Thrombogenicity and procoagulant activity of human mesothelial cells.
Cell seeding may decrease the thrombogenicity of implanted vascular grafts, but its application is hampered by the limited availability of autologous endothelial cells. We studied the interaction of alternate cells, human peritoneal mesothelial cells, with whole blood in a flow chamber. When citrated blood was perfused over mesothelial cells, platelet adhesion was seen on the intercellular matrix but not on the cells themselves. Perfusions with blood anticoagulated with low-molecular-weight heparin resulted in fibrin formation at the surface of mesothelial cells but not at the surface of human umbilical venous endothelial cells. At shear rates of 200 sec-1 fibrin deposition on the mesothelial cell surface increased during the first 5 minutes to 5.7 +/- 1.06 micrograms fibrin per square centimeter, whereafter these values stabilized. The procoagulant activity of cultured mesothelial cells was higher than that of peritoneal membrane studied ex vivo. However, cultured mesothelial cells incubated with polyclonal antibodies against tissue factor showed a significant decrease in procoagulant activity. We conclude that human peritoneal mesothelial cells may be used for cell seeding procedures, provided that their tissue factor expression can be controlled.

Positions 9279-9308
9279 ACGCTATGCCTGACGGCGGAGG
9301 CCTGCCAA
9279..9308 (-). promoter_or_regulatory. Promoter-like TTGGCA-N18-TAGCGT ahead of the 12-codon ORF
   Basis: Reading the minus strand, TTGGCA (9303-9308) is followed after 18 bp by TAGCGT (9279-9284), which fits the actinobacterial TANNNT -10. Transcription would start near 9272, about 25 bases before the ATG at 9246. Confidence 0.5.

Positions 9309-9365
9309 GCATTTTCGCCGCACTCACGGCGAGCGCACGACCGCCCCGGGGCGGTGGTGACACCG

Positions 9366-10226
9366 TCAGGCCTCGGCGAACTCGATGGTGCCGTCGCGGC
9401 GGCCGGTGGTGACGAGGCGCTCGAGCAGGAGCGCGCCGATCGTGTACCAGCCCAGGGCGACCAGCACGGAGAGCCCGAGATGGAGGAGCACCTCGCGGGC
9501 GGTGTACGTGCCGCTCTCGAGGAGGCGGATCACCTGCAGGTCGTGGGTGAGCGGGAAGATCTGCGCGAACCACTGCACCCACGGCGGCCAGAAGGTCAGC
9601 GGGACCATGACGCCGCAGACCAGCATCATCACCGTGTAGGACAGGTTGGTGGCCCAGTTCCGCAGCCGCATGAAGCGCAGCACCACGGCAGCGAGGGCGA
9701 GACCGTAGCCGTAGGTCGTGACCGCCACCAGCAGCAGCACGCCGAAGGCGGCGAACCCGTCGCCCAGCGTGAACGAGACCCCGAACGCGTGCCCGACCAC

- Copyright © 1992 by American Heart Association